Workers from the Hamilton Combined Christian Foodbank were busy last week picking up donations from Hamilton schools in preparation for the busy Christmas and post-Christmas period.

The HCCFB and the Salvation Army are the two major food banks providing for the needy during the year and often call for additional donations to cover the holiday season.

The HCCFB has recently commemorated its 20th year. An analysis of food bank statistics since 1998 showed the demand for food-aid had stayed consistent over the period.
In the most recent full year, 2017-18 it spent $244,762 on 4052 parcels catering to 6956 adults and 6308 children.

Methodist City Action co-ordinator Wendy Nickalls said there was talk among supporting agencies of further addressing the root causes of the need for food-relief.


Last week the food bank staff picked up donations provided by Waikato Diocesan School for Girls and Southwell School.

Nickalls said several schools which had donated were no longer doing so and there was a need for the food bank organisation to renew and expand its association with new schools and with schools which had previously been supportive.

HCCFB manager Louisa Humphry said the service got a lot of requests from people in emergency housing and it was very grateful for the generosity of the young people in the schools.

Over the year the Salvation Army in Hamilton has provided 2747 to 1239 clients and through other services provided another 805 food parcels.

Hamilton Salvation Army centre director Jenny Collings said donations of food and toys come from the general public, businesses, organisations, schools and its own congregation. Some event organisers also dedicated funds collected to supporting the work of the Army.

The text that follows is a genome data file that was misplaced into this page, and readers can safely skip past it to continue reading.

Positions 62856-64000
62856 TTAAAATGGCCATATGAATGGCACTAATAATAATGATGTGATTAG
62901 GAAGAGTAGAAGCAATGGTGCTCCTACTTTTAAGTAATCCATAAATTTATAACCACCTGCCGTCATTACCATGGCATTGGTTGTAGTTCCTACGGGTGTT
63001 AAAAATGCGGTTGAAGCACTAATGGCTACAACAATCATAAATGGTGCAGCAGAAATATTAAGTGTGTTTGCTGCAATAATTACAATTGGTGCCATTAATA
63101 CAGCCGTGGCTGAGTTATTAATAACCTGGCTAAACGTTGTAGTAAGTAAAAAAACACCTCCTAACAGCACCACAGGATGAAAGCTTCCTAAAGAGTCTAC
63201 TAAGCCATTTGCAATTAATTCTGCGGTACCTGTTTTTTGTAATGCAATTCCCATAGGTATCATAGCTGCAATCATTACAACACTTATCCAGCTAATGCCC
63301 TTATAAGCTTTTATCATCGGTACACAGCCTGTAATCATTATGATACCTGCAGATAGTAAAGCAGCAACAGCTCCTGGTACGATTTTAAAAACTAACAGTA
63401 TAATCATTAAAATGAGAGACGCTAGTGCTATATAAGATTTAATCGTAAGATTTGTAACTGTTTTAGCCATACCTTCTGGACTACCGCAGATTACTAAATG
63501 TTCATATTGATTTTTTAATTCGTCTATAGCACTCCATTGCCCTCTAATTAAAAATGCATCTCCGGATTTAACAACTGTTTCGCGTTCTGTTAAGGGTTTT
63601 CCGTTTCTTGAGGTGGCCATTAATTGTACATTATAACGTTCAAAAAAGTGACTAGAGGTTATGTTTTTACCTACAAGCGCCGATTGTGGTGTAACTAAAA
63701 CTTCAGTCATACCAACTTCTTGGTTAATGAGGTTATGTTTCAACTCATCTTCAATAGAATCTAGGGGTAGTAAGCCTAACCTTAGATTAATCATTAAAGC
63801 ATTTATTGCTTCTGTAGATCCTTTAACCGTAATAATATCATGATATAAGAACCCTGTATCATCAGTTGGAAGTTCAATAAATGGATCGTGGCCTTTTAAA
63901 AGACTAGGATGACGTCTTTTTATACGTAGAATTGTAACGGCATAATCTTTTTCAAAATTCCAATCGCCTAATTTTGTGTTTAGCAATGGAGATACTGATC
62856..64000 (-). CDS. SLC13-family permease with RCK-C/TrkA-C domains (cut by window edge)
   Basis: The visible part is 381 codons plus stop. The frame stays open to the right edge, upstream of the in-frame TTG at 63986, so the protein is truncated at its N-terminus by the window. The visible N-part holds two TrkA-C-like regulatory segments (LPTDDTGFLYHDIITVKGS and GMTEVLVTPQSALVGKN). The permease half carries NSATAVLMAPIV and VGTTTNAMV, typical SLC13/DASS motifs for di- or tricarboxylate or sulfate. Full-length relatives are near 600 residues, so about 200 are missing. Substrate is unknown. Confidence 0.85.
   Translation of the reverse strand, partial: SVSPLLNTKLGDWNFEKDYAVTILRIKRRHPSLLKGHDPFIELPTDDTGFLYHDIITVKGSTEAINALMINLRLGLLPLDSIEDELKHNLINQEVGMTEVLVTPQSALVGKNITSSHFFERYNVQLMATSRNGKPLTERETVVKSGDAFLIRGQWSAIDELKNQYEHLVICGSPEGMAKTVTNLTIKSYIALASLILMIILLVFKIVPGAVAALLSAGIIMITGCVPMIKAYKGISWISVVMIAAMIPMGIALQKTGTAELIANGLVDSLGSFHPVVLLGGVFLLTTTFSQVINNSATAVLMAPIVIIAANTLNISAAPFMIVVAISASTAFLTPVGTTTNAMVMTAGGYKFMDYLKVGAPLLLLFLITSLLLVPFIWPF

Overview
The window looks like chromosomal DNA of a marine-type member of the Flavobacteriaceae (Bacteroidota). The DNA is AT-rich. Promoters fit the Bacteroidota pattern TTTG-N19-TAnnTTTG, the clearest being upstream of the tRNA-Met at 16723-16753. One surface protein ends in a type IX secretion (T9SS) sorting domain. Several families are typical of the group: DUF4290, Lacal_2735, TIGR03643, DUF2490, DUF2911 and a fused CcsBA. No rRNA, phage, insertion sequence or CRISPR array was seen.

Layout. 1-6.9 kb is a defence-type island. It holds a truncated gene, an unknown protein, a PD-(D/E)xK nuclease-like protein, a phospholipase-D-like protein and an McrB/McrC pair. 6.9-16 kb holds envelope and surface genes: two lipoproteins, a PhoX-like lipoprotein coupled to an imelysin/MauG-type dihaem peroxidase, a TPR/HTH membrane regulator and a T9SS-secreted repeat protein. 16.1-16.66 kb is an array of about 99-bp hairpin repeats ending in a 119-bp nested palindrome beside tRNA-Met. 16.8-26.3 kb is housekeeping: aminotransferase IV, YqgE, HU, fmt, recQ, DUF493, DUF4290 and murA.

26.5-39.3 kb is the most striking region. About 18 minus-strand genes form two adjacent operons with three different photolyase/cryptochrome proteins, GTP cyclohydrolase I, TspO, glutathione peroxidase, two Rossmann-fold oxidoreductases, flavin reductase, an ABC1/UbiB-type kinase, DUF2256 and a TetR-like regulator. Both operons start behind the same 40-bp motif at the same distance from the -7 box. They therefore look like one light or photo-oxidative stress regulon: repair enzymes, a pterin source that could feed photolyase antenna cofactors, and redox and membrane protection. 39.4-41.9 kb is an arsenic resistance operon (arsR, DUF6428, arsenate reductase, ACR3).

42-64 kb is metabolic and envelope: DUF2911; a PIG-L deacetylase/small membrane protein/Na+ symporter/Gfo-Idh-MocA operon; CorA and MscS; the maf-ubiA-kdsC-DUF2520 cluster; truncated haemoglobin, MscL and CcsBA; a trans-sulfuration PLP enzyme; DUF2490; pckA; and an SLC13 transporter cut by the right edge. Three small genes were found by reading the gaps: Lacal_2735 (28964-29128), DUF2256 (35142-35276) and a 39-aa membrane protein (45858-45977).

The Salvation Army has a partnership with Countdown supermarkets which allow Countdown customers to donate food online through website
"The collaboration with Countdown has been very successful and allows people to place an order which will be delivered to the food bank."

Collings said the underlying driver of food-need was housing costs, in particular high rentals, which demonstrated the need for safe and stable housing for people on low incomes.

Meanwhile, food bank agencies will be closed over Christmas. However community meals will be provided by Te Whanau Putahi (37 Oxford St, Fairfield) every Sunday and The Serve (4 Harwood St, Central City) 6pm every day.

The main Christmas meal for the year will be provided this year by the Salvation Army at 99 London St, at noon on Christmas Day. This meal requires purchasing a ticket ($5) beforehand. Due to limited space, the Salvation Army Christmas meal can cater to a maximum of 200 diners and is aimed at people who are alone.